Winter Stonefly Search is Saturday, January 28, 2012. You’re invited to come on your own or bring a small team of friends and family for a unique wintertime activity in/on the Huron River.
As part of a long-term river study, each January, HRWC looks for “winter stoneflies,” which grow, feed, and find their mates in the coldest months when most fish are too sluggish to eat them. Stoneflies are very sensitive to changes in water quality and habitat. Like canaries in a coal mine, they tell researchers a lot about the health of the river.
Trained volunteer collectors take each team to two of HRWC’s 70 designated study sites throughout the Huron River system, where the group helps search through stones, leaves, and sediment taken from river bottoms. All equipment is provided. Participants are encouraged to dress for the weather. Volunteers meet in Ann Arbor and car pool to their assigned sites.
Participants must register to be assigned to a team. Children are welcome to attend but must bring their own adult.
DATE: Saturday, January 28, 2012
WHERE: Meet in Ann Arbor. Then car pool to two streams in Livingston, Oakland, Wayne and/or Washtenaw Counties.
WHEN: Two starting times: January 28, 2012 at 10:30AM or NOON. Takes 4 – 5 hours (2-3 hours outdoors).
DEADLINE: Registration closes on January 20, 2012.
First time volunteers, please fill out both forms:
Returning volunteers, please fill out the registration form only:
MORE INFO: Please email Jason at email@example.com, or check out this article: http://www.annarbor.com/lifestyles/hrwcs-annual-winter-stonefly-search-a-chance-for-anglers-others-to-learn-about-stoneflies-and-stream/
Here it is! Your opportunity to learn about using native plants in your landscape at the height of the season.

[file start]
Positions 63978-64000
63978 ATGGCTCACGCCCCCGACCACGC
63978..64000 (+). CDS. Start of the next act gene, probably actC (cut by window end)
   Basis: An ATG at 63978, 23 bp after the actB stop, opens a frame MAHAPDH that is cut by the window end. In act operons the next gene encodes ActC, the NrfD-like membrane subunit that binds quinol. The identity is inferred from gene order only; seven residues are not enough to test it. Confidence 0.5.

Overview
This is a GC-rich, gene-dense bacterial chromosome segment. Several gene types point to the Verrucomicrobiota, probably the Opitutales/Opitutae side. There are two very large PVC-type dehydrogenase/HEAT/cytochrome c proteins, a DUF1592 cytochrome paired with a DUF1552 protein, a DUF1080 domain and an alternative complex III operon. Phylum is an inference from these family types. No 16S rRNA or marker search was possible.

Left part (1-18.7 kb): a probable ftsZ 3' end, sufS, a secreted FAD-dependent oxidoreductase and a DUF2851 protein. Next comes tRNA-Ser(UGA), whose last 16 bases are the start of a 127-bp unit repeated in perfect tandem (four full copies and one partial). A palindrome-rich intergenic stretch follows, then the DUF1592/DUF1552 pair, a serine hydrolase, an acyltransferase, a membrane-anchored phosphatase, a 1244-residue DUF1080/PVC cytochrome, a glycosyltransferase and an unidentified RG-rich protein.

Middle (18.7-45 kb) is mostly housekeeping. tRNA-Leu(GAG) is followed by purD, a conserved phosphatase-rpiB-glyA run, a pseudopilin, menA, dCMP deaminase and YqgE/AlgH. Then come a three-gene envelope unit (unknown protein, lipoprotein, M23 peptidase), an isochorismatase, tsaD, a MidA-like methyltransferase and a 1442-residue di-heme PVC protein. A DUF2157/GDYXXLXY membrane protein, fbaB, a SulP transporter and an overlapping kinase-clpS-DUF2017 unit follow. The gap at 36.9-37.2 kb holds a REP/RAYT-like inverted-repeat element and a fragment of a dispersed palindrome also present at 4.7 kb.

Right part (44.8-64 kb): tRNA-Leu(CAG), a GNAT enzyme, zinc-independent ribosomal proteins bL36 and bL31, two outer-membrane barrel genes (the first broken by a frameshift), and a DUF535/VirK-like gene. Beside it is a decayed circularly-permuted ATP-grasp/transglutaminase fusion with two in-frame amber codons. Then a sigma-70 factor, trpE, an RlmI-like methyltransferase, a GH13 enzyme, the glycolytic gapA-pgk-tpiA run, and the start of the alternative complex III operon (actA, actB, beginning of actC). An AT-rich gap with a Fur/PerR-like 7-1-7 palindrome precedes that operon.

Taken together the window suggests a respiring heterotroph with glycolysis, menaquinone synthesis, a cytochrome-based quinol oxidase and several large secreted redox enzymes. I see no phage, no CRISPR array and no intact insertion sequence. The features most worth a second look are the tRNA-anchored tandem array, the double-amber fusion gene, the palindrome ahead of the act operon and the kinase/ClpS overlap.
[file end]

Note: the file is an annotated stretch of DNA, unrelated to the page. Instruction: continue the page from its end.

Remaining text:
Utilizing native plants in your yard can add a great deal of beauty as well as help the environment.
Our friends at the Huron Arbor Cluster of the Stewardship Network are hosting a series of classes on Wednesday evenings (7-9pm) in August (Aug 3-31) at the Leslie Science & Nature Center in Ann Arbor, taught by five local experts.
It’s a native plant extravaganza with each class covering such topics as the benefits of native plants; how to plan well for the easiest installation; about all the wonderful choices you have with native plants; how rainwater gardening can be beautiful, ecological, and economical; and what maintenance you will need to plan for and keep your new gardens beautiful!
You can REGISTER for individual classes $10/15 each or the whole series $40/60 (discount if you are a member of the Stewardship Network).
I took this series of classes when they were offered a few years ago in March and they were AMAZING! The experts were incredibly knowledgeable and enthusiastic and shared some terrific resources. If you have any inkling of trying native plants in your garden, or creating a rain garden, you really don’t want to miss this.
HRWC is thrilled to announce that the Huron Clinton Metropolitan Authority (HCMA), also called the Metroparks, will be using our Bioreserve project’s field assessment methodology to assess the natural areas in their park system. A University of Michigan School of Natural Resources and the Environment Master’s Project study recommended HRWC’s method over four other methods they studied.